THE creaking door to the parlor stands ajar - the way Jane Austen left it. She needed to hear visitors approach so she could hide her manuscript. Writing wasn't a proper occupation for ladies in the early 1800s.
First edition copies of Austen's six books are placed throughout this country house where she spent the last seven years of her life. The first book she published in 1811, "Sense and Sensibility," lies open on a table in her bedroom. The flyleaf states, simply and mysteriously, "written by a lady."
You've come a long way, lady. "Sense and Sensibility" and "Persuasion," her last novel, are movie hits being shown worldwide. "Emma," which many describe as her masterpiece, is in production. BBC turned "Pride and Prejudice" - Austen's second novel that is written "by the author of Sense and Sensibility" - into a three-part television series. It ran on the A&E channel in the US in January to record ratings for that network.
But nowhere is Austen's aura more apparent than in her homeland. Newspaper headlines and radio and television broadcasts reveled in the news that actress Emma Thompson won an Oscar last week for writing the "Sense and Sensibility" screenplay. She also starred in the movie.
In her acceptance speech, Ms. Thompson said she had just paid a visit to Austen's grave in nearby Winchester Cathedral (Austen's epitaph describes her as a daughter and Christian, but not an author) to "pay my respects and tell her about the grosses. I hope she knows how big she is in Uruguay."
The fact that Austen is big in Uruguay may show as much about the endurance of her satire of England's leisure class as it does of Thompson's screenplay.
Traffic through the Austen house has more than doubled since the BBC broadcast "Pride and Prejudice" in England last October.
"We normally would have 2,000 visitors a month, but when the series was being shown here, we had 5,300," says Tom Carpenter, one of four trustees who administer Austen's estate. "The house has effectively been open everyday nonstop, in order that we can host and look after Miss Austen's callers."
The tourists who call from around the globe, according to Mr. Carpenter, pass a poster of Colin Firth - the actor who played the romantic hero, Fitzwilliam Darcy, in "Pride and Prejudice."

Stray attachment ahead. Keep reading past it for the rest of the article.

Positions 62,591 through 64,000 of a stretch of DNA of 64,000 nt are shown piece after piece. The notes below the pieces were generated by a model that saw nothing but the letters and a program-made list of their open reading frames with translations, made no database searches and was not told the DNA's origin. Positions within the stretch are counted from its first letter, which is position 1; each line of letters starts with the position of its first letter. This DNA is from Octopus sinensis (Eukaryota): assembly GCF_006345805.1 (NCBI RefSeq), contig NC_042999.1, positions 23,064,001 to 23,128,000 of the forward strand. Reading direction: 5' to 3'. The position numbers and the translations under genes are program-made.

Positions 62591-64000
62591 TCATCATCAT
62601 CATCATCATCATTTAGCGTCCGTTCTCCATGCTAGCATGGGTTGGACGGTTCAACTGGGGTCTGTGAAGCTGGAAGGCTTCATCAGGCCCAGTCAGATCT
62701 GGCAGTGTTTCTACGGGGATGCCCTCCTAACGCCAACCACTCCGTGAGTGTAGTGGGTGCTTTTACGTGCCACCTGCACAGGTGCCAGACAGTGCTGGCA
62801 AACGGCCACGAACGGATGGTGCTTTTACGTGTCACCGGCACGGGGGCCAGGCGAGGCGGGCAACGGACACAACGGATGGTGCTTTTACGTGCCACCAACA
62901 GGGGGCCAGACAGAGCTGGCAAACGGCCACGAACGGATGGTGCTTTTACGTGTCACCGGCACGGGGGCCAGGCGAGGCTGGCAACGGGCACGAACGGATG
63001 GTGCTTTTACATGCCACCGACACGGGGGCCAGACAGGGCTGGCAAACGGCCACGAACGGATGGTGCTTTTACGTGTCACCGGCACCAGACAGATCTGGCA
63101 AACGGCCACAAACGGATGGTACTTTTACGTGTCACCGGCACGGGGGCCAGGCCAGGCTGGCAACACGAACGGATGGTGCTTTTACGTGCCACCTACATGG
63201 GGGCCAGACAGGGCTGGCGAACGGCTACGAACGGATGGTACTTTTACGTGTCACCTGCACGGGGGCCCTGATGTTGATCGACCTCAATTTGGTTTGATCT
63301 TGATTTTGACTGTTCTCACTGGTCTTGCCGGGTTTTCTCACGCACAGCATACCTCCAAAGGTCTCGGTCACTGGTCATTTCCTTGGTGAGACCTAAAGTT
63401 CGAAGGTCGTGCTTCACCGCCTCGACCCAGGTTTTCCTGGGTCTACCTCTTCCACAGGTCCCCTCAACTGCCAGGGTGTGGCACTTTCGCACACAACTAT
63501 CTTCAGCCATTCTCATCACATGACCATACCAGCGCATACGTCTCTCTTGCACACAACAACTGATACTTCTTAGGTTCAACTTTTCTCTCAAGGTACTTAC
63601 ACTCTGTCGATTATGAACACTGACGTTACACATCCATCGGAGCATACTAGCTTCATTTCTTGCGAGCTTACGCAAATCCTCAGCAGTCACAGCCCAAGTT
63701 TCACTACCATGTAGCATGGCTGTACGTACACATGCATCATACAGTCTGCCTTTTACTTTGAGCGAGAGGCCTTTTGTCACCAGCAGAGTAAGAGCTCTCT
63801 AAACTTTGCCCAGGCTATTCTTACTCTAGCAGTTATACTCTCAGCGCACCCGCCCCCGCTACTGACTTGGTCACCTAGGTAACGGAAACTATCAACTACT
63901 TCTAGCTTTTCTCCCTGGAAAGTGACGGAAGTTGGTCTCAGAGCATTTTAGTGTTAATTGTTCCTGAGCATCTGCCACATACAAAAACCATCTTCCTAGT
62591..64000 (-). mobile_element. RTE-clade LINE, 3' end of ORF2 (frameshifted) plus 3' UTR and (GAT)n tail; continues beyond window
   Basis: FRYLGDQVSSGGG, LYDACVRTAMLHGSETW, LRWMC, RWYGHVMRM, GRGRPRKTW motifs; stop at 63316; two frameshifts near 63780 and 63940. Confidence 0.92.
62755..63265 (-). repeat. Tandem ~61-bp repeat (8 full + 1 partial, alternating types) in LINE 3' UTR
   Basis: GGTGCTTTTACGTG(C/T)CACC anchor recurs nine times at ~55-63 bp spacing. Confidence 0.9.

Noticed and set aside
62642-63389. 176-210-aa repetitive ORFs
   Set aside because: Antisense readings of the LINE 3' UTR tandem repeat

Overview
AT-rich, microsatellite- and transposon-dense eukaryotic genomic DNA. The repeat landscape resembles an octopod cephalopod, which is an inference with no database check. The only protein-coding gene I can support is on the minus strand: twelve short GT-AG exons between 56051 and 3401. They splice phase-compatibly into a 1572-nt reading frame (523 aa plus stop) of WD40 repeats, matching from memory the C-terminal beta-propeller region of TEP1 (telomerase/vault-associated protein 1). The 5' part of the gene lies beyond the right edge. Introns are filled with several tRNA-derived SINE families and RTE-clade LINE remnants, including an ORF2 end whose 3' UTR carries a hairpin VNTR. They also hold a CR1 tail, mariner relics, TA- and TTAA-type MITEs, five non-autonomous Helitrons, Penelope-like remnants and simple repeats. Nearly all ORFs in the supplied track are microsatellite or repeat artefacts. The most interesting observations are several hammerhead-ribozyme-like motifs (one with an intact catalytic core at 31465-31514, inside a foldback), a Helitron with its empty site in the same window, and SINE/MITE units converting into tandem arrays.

"Oh," says the grandmotherly clerk in the bookshop, Ann Channon, fanning her face with a book she had intended to place on a shelf, "he's even better in real life - much fairer."
Ms. Channon, who attended the premier of "Sense and Sensibility" in Winchester, along with Thompson, says Austen is much more popular with Americans than the English. "American kids appreciate 19th century literature more than the English kids do," she says. "Our kids take it for granted because the history is right here."
Channon adds that Mr. Firth never read Austen until he received the script for "Pride and Prejudice." He then read the book and decided to visit Austen's house in Chawton.
"He came down here three times, the first for two hours, and he was hooked on Jane Austen's books," the beaming Channon says. "You see, Jane Austen was not meant to be just read; she was meant to be read aloud."
Visitors are free to wander through most of the house, where pictures, documents, and period furnishings show what life was like in the 1800s.
In the corner opposite the creaking door sits the three-legged table where Austen revised "Sense and Sensibility," "Pride and Prejudice," and "Northanger Abbey," going on to write "Mansfield Park," "Emma," and "Persuasion."
The characters from these novels are essentially timeless. Rather than write about the political problems of her time, Austen humorously looks at marriage, cash, and class issues - the same topics people deal with today.
On the top floor are mannequins of most of her characters - Elizabeth Bennet from "Pride and Prejudice," Elinor and Marianne Dashwood from "Sense and Sensibility," Anne Elliot from "Persuasion," and Catherine Morland from "Northanger Abbey." They are dressed in genuine period costumes - floor length, empire waisted gowns just like in the movies.
In fact, six costumes from the movies went on display this week, along with the only Austen garment in existence, according to Carpenter. Austen's pelisse - a brown silk coat with a gold fleur-de-lis pattern - is a far cry from Alicia Silverstone's fab wardrobe in "Clueless," a loose remake of "Emma" done in high 90210 style. But if the revival keeps up like this, maybe Alicia's Calvin Klein minidress will end up here one day too.